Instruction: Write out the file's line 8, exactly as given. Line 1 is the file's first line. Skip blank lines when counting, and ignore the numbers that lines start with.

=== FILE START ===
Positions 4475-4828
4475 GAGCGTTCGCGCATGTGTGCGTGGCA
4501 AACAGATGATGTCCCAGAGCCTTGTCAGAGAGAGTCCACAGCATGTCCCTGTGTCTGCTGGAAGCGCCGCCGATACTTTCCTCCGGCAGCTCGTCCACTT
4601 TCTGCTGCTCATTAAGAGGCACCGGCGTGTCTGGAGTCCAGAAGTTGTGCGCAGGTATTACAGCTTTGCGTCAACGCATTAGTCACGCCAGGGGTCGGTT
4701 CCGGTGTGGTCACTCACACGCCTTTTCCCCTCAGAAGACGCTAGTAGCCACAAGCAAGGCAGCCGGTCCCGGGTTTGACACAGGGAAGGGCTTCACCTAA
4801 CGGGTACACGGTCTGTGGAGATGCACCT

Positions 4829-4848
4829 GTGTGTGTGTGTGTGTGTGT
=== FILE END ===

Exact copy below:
4829 GTGTGTGTGTGTGTGTGTGT